Opinion: Technical Matters

Chris Jones discusses the new report from Policy Exchange.

21 January 2013 / Be the first to comment

A new report from the think tank Policy Exchange warns that students are suffering from the lack of an alternative to traditional academic studies and suggests that a distinct vocational and technical route through education may reduce dropout and disengagement. We couldn’t agree more.

Whilst the report addresses a number of familiar themes, it is a very welcome addition to the debate as it argues robustly for a clear vocational pathway with strong employer engagement and impartial careers advice and guidance. Interestingly, the report highlights that some £300m of tax payer money is wasted as 31% of disengaged A-level students drop out without completing their studies. At a time when the Government is keeping a close eye on all public spending, this figure is bound to catch their eye.

Policy Exchange makes the case for an alternative route which combines a robust academic core, strong progression and flexibility and choice for students. It argues for many of the ideas that we at City & Guilds have espoused for some time including involving employers in curriculum decisions and quality assurance; ensuring labour market relevance of technical-vocational education; and stronger policing of careers information, advice and guidance to ensure impartiality.

In particular, the importance of effective careers advice cannot be underestimated. All too often we hear about young people being directed down a route that isn’t necessarily right for them, or indeed not receiving guidance at all. Our recent report, ‘Ways into Work: views of children and young people on education and employment’ revealed that one third of the 3000 17-18 year olds surveyed had not received any careers guidance. Meanwhile, although 64% of 14-18 year olds had received careers advice from their teachers, just 14% rated this as ‘very useful’. It is certainly encouraging therefore, to see the report’s suggestions for a funding system reform where funding incentives do not lead to young people being persuaded to make the wrong choices for them.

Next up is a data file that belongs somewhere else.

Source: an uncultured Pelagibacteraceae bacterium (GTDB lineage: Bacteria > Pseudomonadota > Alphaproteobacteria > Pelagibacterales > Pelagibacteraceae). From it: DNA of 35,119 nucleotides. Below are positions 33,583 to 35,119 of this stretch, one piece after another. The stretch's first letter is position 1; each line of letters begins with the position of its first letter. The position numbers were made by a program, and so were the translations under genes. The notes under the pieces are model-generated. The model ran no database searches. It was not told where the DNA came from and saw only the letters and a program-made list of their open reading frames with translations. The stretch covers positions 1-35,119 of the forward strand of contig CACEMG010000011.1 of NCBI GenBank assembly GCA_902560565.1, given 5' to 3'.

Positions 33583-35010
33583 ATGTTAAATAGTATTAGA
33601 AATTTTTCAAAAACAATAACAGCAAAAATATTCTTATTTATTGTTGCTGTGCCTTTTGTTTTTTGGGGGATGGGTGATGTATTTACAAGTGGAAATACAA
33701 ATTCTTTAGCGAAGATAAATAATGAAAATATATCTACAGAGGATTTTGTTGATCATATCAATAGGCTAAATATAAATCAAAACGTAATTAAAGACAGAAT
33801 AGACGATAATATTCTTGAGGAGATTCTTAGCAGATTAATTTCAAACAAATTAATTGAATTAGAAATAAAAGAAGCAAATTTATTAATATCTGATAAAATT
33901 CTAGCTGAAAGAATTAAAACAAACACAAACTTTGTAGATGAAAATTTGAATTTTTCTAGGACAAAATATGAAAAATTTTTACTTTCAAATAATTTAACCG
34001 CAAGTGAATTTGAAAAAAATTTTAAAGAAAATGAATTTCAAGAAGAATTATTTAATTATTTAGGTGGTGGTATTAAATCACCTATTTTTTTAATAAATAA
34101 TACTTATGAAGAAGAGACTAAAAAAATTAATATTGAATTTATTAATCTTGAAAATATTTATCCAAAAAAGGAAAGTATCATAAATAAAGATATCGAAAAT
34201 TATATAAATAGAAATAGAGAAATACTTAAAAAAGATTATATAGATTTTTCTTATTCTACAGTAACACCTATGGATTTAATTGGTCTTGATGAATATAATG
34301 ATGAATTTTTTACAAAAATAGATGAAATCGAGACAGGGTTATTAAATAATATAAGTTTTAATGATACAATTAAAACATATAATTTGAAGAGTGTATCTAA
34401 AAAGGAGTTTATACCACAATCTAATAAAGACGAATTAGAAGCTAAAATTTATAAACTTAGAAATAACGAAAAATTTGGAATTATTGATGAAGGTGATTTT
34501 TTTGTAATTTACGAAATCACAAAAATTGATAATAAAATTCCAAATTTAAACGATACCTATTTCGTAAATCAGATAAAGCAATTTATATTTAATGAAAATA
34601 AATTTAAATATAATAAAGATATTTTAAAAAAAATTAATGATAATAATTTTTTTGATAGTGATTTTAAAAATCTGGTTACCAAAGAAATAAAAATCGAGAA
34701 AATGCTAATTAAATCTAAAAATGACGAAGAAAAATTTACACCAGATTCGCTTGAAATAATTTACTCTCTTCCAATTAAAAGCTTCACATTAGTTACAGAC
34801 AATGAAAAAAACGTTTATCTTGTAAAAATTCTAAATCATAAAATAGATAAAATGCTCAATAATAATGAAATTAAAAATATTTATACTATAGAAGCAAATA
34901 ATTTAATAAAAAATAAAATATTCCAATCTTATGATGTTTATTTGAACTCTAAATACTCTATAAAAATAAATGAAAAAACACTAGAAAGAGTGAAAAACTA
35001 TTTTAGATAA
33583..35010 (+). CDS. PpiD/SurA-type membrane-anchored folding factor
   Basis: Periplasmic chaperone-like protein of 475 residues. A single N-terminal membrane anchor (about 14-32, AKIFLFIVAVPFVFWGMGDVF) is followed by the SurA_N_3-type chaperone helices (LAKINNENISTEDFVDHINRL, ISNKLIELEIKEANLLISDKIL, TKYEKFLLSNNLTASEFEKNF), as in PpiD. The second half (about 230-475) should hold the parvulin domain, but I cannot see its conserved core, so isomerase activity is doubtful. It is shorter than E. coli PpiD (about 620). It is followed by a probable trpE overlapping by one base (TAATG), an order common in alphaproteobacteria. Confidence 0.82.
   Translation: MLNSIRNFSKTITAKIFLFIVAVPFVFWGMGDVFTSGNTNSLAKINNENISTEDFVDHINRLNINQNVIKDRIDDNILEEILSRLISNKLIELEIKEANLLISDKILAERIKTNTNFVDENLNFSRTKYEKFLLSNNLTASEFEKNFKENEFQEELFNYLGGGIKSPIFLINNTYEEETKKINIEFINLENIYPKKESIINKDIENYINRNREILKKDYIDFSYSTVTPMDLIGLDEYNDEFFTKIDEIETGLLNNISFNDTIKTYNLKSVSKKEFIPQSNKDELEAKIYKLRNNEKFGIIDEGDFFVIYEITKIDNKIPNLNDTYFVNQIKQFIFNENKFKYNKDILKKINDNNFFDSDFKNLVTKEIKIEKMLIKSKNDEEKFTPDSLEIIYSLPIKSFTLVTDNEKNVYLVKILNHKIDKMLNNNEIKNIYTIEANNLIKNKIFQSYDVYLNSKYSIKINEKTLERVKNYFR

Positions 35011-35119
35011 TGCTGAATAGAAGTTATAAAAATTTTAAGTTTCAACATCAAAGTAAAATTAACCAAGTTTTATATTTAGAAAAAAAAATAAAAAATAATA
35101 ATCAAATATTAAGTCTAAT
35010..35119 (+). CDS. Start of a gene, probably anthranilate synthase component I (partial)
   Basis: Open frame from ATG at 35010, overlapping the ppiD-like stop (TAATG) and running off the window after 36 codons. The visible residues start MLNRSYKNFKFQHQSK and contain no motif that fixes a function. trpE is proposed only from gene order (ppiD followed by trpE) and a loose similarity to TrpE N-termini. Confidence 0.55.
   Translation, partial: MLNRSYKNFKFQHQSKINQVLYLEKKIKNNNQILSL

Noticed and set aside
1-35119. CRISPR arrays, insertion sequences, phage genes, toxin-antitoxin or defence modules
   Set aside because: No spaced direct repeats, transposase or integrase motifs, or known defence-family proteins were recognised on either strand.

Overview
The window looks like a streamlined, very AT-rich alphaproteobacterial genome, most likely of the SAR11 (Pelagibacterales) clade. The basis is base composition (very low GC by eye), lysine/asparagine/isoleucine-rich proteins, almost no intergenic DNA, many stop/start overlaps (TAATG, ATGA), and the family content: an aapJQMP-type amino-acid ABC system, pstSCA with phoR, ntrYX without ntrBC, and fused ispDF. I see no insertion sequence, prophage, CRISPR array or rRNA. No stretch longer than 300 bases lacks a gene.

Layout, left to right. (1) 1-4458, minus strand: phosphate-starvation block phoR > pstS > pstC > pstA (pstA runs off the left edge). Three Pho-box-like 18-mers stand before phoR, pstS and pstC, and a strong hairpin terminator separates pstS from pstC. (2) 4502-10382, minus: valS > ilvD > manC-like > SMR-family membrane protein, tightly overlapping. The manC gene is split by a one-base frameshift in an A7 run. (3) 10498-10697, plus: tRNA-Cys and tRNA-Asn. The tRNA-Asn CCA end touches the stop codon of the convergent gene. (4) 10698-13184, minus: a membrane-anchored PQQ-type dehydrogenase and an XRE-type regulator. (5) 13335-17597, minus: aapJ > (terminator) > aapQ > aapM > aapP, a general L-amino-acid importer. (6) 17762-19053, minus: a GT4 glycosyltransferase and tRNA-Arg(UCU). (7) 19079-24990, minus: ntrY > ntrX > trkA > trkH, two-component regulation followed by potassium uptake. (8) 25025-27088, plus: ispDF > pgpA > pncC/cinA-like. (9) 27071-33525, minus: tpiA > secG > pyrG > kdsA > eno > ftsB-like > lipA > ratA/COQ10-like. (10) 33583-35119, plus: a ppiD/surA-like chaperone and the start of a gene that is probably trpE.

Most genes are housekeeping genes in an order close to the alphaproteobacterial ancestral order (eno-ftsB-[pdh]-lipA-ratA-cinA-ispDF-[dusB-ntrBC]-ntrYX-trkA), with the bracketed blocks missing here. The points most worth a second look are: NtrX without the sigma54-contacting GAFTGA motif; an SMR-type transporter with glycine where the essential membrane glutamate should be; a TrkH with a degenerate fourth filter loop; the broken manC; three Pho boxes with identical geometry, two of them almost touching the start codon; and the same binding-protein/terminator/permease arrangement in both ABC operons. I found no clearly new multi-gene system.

Another key area of interest in the report is the debate on the appropriate length of an apprenticeship programme; the report calls for apprenticeships to be redefined as an intensive three year training programme with significant education and workplace learning requirements. Whilst at City & Guilds, we understand the importance of ensuring apprenticeships are of high quality, prescribing a three year course would not necessarily give employers the flexibility they need to offer apprenticeships that are appropriate to their sector.

‘Technical Matters’ is one of the first reports on vocational education in 2013, and we hope this will set the tone for a constructive debate on vocational education reform in what promises to be a year of much change in vocational education.

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